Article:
Pirelli: No going back if teams object to 18-inch 2021 tyres

Mario Isola says there is no going back to Formula 1's existing 13-inch tyre size even if teams are unhappy with the 18-inch tyres Pirelli is producing for 2021.

Pirelli: No going back if teams object to 18-inch 2021 tyres

The move to 18-inch tyres comes as part of F1's major rules overhaul for next year, which is aimed at having drastically different-looking cars that produce better racing compared to the current machines.

The F1-supporting Formula 2 series will run 18-inch tyres in 2020, which will provide data for Pirelli's '21 development programme this year.

The initial running for that development took place in the later stages of 2019.

When asked what would happen if the teams raised issues with the 2021 rubber, which happened last year and led to Pirelli abandoning its plan to introduce new tyres for '20, Isola – Pirelli's motorsport boss – told Motorsport.com: "Luckily, we already ran three test sessions in '19.

"And the first feedback from 18-inch tyres is quite good. So, I'm not expecting to have any kind of surprise this year.

"Obviously, the car will be different [in 2021]. The car is designed on 18-inch tyres, so in '21, we will have a new product. No chance to go back to 13-inch tyres.

"But I'm positive because especially the first session [when] we were in Paul Ricard with Renault [last September] we did 213 laps in two days.

"[With] a mule car, the first time [the team is] running a new car, the first time we are running the 18-inch tyre, new rims – new everything – you expect to have an issue and maybe usually have to stop for half a day or maybe more.

"[But] we had no issues at all. We did all our run plan in the two days. We're ran more than 1000km. So, it was quite a productive two-day test."

Isola said he is "very positive for 2021", regarding the potential for the new rules to improve racing.

"If the new aero package is working as predicted, with a lot less influence in downforce for the car that is following, it will change the situation a lot," he continued.

"[This is] because the current cars, when you follow the car in front of you, you lose up to 50% of downforce."

shares
comments
Why F1's 'Class B' is struggling to catch up

Previous article

Why F1's 'Class B' is struggling to catch up

Next article

F1 to discuss coronavirus threat to Chinese GP

F1 to discuss coronavirus threat to Chinese GP
Load comments
Hungarian Grand Prix driver ratings Prime

Hungarian Grand Prix driver ratings

This was race that showcased the best and worst of Formula 1, producing a first time winner and a memorable comeback to a podium finish. Avoiding trouble at the start and astute strategy calls were key to success, but where some drivers took full advantage, others made key errors that cost them dearly

The "heart-breaking" call that led to Ocon's Hungarian GP triumph Prime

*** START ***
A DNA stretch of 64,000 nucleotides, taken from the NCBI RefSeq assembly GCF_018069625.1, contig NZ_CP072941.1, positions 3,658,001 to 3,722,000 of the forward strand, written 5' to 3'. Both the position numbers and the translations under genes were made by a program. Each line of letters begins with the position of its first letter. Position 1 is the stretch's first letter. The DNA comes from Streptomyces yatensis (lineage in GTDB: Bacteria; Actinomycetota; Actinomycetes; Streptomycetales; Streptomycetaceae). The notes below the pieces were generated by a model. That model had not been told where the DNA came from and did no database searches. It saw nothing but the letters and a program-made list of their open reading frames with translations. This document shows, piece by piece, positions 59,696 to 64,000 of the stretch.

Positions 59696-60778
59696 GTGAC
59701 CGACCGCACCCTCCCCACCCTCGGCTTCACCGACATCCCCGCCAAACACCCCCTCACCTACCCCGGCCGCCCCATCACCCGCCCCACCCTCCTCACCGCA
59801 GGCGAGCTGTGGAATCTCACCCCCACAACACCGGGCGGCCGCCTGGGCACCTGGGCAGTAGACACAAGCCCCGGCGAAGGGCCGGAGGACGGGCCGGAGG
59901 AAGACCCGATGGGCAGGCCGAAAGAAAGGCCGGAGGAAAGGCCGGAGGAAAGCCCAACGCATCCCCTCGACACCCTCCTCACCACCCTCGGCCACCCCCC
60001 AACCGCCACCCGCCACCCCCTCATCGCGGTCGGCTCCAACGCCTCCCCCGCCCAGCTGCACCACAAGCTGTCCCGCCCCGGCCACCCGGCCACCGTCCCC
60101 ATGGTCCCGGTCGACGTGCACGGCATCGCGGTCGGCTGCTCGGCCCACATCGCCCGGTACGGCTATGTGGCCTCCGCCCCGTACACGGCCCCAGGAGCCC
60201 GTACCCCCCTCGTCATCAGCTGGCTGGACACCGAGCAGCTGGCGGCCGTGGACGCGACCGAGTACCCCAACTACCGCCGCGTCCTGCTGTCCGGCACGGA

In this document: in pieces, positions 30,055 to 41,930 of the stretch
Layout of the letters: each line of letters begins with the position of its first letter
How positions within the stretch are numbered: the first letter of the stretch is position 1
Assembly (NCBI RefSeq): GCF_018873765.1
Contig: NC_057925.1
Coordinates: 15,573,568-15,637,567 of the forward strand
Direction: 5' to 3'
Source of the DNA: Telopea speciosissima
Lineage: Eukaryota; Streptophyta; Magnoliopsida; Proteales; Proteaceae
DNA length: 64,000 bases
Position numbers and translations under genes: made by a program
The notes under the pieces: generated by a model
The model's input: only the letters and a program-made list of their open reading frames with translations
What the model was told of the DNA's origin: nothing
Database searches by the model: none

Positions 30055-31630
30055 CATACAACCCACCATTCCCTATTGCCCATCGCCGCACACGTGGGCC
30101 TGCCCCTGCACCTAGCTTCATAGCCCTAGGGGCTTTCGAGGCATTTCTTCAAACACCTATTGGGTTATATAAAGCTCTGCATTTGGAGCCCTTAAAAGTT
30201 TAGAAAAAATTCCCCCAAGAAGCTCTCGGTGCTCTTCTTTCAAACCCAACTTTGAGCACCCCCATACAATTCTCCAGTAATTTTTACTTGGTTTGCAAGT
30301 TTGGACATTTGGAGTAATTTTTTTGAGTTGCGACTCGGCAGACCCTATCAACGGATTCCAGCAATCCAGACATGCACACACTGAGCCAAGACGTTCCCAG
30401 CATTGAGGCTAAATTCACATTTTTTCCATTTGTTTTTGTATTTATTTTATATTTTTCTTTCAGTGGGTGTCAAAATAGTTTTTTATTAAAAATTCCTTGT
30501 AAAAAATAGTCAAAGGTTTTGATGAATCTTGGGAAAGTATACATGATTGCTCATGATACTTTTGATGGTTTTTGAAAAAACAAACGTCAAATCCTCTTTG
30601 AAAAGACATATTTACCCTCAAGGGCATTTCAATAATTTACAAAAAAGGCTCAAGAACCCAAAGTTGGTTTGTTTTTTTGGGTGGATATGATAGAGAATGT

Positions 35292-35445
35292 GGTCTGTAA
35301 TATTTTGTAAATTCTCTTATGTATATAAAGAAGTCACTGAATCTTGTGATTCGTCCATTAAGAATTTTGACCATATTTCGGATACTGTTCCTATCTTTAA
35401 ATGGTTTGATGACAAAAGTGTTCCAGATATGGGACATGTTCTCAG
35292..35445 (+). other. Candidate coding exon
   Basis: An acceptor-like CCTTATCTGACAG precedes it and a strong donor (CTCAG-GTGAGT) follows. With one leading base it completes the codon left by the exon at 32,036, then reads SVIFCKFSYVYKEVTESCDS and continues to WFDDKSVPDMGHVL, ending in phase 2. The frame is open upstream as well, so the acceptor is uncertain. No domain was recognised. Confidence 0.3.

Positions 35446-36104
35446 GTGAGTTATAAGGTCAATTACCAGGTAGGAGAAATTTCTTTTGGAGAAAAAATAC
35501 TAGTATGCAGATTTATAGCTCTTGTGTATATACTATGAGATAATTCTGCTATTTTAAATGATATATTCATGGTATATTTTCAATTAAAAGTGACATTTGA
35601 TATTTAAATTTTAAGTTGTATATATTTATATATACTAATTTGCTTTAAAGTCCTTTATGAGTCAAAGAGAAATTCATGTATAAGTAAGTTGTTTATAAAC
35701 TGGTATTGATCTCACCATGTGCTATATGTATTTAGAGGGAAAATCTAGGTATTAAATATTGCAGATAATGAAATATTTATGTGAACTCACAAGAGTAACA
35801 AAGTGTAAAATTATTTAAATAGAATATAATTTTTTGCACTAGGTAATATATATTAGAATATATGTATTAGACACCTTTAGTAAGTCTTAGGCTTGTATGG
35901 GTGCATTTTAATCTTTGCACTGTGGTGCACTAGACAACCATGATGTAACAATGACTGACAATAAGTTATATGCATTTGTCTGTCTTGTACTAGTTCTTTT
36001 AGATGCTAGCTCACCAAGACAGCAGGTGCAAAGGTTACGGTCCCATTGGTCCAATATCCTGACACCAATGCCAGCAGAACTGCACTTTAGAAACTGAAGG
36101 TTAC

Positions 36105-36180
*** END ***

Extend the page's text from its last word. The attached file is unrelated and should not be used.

The "heart-breaking" call that led to Ocon's Hungarian GP triumph

Set to restart the red-flagged Hungarian Grand Prix in second, Esteban Ocon had some doubts when he peeled into the pits to swap his intermediate tyres for slicks. But this "heart-breaking" call was vindicated in spectacular fashion as the Alpine driver staved off race-long pressure from Sebastian Vettel for a memorable maiden Formula 1 victory

The F1 champion who became an Indy king in his second career Prime

The F1 champion who became an Indy king in his second career

Emerson Fittipaldi’s decision to go racing with his brother led to him falling out of F1, but he bloomed again on the IndyCar scene. NIGEL ROEBUCK considers a career of two halves

Formula 1
Jul 31, 2021
Why Mercedes is pleased to be in the Hungary hunt at a 'Red Bull track' Prime

Why Mercedes is pleased to be in the Hungary hunt at a 'Red Bull track'

Mercedes ended Friday practice at the Hungaroring with a clear gap to Red Bull thanks to Valtteri Bottas’s pace in topping FP2. But there are other reasons why the Black Arrows squad feels satisfied with its progress so far at a track many Formula 1 observers reckon favours Red Bull overall...

Formula 1
Jul 30, 2021
How Red Bull endured its second car crash in two weeks Prime

How Red Bull endured its second car crash in two weeks

OPINION: Red Bull was justified to be upset that Lewis Hamilton survived his British GP clash with Max Verstappen and went on to win. But its attempts to lobby the FIA to reconsider the severity of Hamilton's in-race penalty were always likely to backfire, and have only succeeded in creating a PR disaster that will distract from its on-track efforts

Formula 1
Jul 30, 2021
The ‘screaming’ F1 engine future that may not be out of reach Prime

The ‘screaming’ F1 engine future that may not be out of reach

OPINION: It wasn't just the Verstappen/Hamilton clash that had the Red Bull and Mercedes bosses at loggerheads at Silverstone, with the nature of Formula 1's 2025 engines also subject for disagreement. But hopes to have loud, emotive engines that are also environmentally friendly don't have to be opposed.

Formula 1
Jul 29, 2021
How Lotus uncovered, then squandered its last ‘unfair advantage’ Prime

How Lotus uncovered, then squandered its last ‘unfair advantage’

Cast in the mould of its founder Colin Chapman, Lotus was powerful and daring but flawed – as it proved through further soaring peaks and painful troughs into the 1980s. DAMIEN SMITH examines a game-changing era

Formula 1
Jul 27, 2021
The core problems Yas Marina’s long-awaited tweaks won't address Prime

The core problems Yas Marina’s long-awaited tweaks won't address

OPINION: Changes to the layout of Abu Dhabi’s circuit aim to reverse the trend of insipid Formula 1 races there - the promoter has even described one of the new corners as “iconic”. And that, argues STUART CODLING, is one of this venue’s abiding failings

Formula 1
Jul 26, 2021